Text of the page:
I ran into a guy earlier this week. He hadn’t done one in six months, you know windows slows your computer down if you don’t do the update. They just intentionally throttle your computer down until you do the update. Just do the updates. It’s for your own good. They’re looking out for you. Anyway, they’re watching everything you do. Anyway, you might as well just update it, make it easier for em. .

But you know, you got to stay ahead of cyber threats and you need to do it with SaferNet. Businesses seeking top notch security without complexity, SaferNet is your solution. They’ve got you covered there. Go online, SaferNet. com, SaferNet. com.

Patrick, I’m kind of sad about this conversation today. This, this homeless hacker, it was kind of, it kind of ended sad. And I’m, I don’t know, I hope the next one you get for us is a little more positive.

Patrick McMurphy: Yeah, I wouldn’t say positive. It’s fun though. The next one is fun.

Jim Brangenberg: All right. Well, you heard it here. The internet and everything digital has a dark side. And so many dark players, but some white players and gray players and red players too. That’s what we’ve learned here today. It’s why you need SaferNet by your side with its VPN, its antiviruses, and website filters and so much more. Check them out online, SaferNet. com.

Thanks to SaferNet for supporting our efforts to bring the Digital Desperado podcast to your ears and giving these stories the exposure that they need. And for your own security and the security of those you love and those you work with, only click on the attachments from those that you trust and delete the rest, or you may become the next victim of a Digital Desperado!

Transcript Ends.

And that’s a wrap on another gripping chapter from the chronicles of cyber notoriety on ‘Digital Desperadoes.’ As we log off from the saga of Adrian Lamo, the ‘Homeless Hacker,’ and ponder over the thin line between right and wrong in the digital realm, let’s not forget the crucial takeaways for our own cyber-safety.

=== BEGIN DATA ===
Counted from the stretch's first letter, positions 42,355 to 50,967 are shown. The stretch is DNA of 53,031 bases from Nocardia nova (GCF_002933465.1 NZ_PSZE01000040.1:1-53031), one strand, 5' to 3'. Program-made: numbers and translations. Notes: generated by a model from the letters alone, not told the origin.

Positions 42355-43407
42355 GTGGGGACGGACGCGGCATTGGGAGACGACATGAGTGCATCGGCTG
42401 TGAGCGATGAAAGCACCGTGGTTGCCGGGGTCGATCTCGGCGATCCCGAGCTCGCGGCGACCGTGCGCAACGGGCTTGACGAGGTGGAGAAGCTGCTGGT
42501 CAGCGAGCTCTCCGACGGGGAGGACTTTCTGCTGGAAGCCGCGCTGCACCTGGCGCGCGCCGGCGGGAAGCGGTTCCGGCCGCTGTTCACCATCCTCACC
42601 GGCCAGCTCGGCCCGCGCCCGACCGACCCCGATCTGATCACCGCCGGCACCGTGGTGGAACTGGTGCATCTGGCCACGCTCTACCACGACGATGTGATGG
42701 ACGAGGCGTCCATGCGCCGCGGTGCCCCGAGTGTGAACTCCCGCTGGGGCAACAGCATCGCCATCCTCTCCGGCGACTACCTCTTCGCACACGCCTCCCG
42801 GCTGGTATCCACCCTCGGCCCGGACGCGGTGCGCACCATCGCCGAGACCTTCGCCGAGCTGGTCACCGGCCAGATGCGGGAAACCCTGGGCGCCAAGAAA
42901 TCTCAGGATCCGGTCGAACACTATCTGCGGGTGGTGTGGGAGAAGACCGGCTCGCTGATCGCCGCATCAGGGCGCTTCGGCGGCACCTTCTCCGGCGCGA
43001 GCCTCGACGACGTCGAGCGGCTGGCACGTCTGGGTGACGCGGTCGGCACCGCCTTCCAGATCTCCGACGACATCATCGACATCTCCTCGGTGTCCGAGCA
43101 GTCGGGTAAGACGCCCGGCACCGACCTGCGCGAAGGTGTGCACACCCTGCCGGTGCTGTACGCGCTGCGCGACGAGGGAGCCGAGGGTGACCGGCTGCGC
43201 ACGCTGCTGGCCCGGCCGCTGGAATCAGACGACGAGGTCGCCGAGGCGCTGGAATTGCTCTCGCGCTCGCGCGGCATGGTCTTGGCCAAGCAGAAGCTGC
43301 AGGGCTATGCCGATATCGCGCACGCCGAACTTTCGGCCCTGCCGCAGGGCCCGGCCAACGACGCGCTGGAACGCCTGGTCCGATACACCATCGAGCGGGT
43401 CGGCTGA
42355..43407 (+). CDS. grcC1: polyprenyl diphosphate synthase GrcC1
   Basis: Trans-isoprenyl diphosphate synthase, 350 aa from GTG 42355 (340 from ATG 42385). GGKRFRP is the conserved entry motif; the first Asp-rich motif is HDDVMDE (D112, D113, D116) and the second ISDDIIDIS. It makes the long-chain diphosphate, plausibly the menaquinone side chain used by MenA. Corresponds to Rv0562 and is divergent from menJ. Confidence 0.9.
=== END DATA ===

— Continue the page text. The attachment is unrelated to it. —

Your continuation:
Today’s digital desperadoes don’t ride into sunsets; they ride the waves of the internet, leaving us with valuable lessons on the importance of cybersecurity solutions. Whether it’s safeguarding our networks or securing our personal cyber-frontiers, the role of cybersecurity solutions like SaferNet can’t be overstated. It’s our digital shield, guarding against the unseen battles raging in the binary underbelly of the web.

As you navigate the vast expanse of the internet, arm yourself with knowledge and the right tools. Check out SaferNet.com for top-tier cybersecurity solutions that stand guard when you venture into the virtual world. Remember, in the age of constant connectivity, staying secure isn’t a one-time affair; it’s a continuous journey.

Keep your friends close and your antivirus closer, and never click on that shady link! Stay vigilant, stay informed, and tune in next time for another deep dive into the cyber abyss. Don’t just be another internet user; be a savvy cyber citizen with a knack for spotting the digital desperadoes.

For now, disconnect from our tales but stay connected with SaferNet. Until our next digital adventure, this is your sign-off reminder: Stay safe, stay secure, and keep your data locked down tighter than Alcatraz. See you in the cyber field, folks!